During the five years since their last album Livin’ In The City, Fun Lovin’ Criminals have indeed found themselves in the dock. Which might seem to be life imitating art were it not for the fact that they were fighting a court case with a former manager they fired, rather than defending themselves over the sort of nefarious criminal escapades they described in ‘Scooby Snacks’. Singing ‘so then we gave the sucker his P45’ just wouldn’t have quite the same glamour as "she gave me the loot / with puckered up lips".
The trouble is, listening to the court notes from that case might actually be more interesting than Classic Fantastic. It would certainly be different, which is something you can’t say about Huey and co’s sixth album, dressed as it is in exactly the same Noo Yoik wiseguy garb as all their albums since 1996’s Come Find Yourself. Their gangster playacting has been lapped up by European audiences even if it has had them laughed out of town at home – possibly quite literally now that all three of the Criminals now live in the UK, where Huey now has a slot on BBC6 Music. Not that you’d really know that he, Frank and Fast were honorary Englishmen from listening to Classic Fantastic since – apart from cameo appearances from Roots Manuva and Paul Kaye and one incongruous use of the word ‘shagging’ – Fun Lovin’ Criminals are still playing professional New Yorkers to the (made) man.
That might cause a credibility problem for other groups, but the fact that Fun Lovin’ Criminals were always a cartoon pastiche of the Goodfellas lifestyle was always central to their appeal anyway. But however thickly they continue to ladle that schtick on for Classic Fantastic, it’s now starting to wear pretty thin since – whatever else Huey remembered to bring with him when he moved – his formerly sharp lyrical abilities wasn’t amongst them.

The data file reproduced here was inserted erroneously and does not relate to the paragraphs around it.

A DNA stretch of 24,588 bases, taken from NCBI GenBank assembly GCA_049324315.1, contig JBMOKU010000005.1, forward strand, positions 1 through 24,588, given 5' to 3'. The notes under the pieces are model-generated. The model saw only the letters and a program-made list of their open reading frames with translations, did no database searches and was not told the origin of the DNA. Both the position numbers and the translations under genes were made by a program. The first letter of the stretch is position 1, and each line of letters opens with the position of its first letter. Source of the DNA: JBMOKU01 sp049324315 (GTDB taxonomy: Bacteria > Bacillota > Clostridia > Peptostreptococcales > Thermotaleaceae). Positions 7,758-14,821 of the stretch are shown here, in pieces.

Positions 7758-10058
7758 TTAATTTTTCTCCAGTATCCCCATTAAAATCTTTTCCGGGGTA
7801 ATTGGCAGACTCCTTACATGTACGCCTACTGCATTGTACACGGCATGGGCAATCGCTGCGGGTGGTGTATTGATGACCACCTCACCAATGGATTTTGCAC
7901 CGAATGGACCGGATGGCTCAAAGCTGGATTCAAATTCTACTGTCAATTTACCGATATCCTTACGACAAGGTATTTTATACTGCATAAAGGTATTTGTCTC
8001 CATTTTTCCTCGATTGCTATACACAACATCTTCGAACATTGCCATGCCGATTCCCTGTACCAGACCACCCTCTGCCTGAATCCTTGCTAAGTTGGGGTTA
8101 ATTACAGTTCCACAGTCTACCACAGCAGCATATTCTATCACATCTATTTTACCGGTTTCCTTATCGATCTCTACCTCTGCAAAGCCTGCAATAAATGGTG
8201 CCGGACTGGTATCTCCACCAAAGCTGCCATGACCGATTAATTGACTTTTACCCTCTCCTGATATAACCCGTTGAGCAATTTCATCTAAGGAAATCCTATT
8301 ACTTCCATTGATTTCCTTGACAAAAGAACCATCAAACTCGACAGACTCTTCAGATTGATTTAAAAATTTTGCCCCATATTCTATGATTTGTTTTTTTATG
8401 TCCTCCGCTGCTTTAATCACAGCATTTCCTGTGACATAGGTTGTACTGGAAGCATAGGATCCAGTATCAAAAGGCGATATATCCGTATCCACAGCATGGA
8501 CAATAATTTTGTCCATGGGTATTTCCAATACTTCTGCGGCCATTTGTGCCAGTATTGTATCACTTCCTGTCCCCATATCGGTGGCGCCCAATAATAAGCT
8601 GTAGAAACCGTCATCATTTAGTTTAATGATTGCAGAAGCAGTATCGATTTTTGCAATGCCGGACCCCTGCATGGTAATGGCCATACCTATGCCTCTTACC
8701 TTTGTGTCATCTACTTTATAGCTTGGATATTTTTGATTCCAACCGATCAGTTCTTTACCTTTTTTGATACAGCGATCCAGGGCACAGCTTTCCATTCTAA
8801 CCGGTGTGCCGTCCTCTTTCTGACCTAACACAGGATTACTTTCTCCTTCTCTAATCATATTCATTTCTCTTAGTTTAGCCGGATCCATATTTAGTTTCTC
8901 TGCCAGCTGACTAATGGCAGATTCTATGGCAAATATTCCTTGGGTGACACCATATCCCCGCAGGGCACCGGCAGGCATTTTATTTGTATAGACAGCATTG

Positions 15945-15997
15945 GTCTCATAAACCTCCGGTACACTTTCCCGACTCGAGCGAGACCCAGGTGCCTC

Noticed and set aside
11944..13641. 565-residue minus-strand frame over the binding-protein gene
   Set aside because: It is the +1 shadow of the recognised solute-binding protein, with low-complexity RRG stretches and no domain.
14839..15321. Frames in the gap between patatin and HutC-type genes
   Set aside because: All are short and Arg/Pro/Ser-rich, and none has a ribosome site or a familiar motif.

Everything else you might expect from a Fun Lovin’ Criminals album – the hip-hop beats, slick guitar solos and jazzy interludes– have all survived, but it sometimes beggars belief that a man who once came up with such narrative cinematic masterpieces as ‘The Grave And The Constant’ or ‘The View Belongs To Everyone’ is now responsible for some of the woeful lines here. You’re desperately hoping that opener ‘Mars’ is just a misfire, but something like ‘How Low?’ is even worse, even the brief flash of inspiration in the hilarious couplet "I’ve seen this all like a thousand times / like that girl Kate Moss does thousands of lines" hardly disguising the fact that – yep – we’ve seen them do tracks like this a thousand times before, although never stooping so low as to rip off the ‘Soldier, Sailor, Tinker, Tailor’ nursery rhyme for the chorus. And somehow, the words "Yes it’s me and the FLC / one more time reppin’ NYC" in ‘We, The Three’ aren’t the most cringeworthy thing about that whole song. Plus, even though Roots Manuva hardly lives up to his reputation as one of hip-hop’s greatest lyricists on ‘Keep On Yellin’’ – texting in lines like ‘working the niche / with the elbow grease / increasing the peace’ – he sounds positively Byronic compared with Huey’s "It’s nice she said / spread it smooth like butter / on fresh baked bread".
Nor does the music really measure up to their past efforts, even if it’s not half as bad as Huey’s rhymes. Only the title track and ‘She Sings At The Sun’ really rank anywhere near their best, the former having a sassy summer soul swing reminiscent of Kool And The Gang or Bobby Womack, whilst the latter sounds like a distant cousin of Plantlife. Elsewhere, ‘Mister Sun’ has a certain foot-tapping funk and ‘Rewind’ a definite smoky cool, but much of the rest is at best a forgettable blur of lazy guitar riffs with a few brass bits thrown in. Like wiseguys at a card game Fun Lovin’ Criminals are desperately reshuffling the same deck here, but without anything new up their sleeves what they’re laying on the table looks less and less like a winning hand.
4Paul Clarke's Score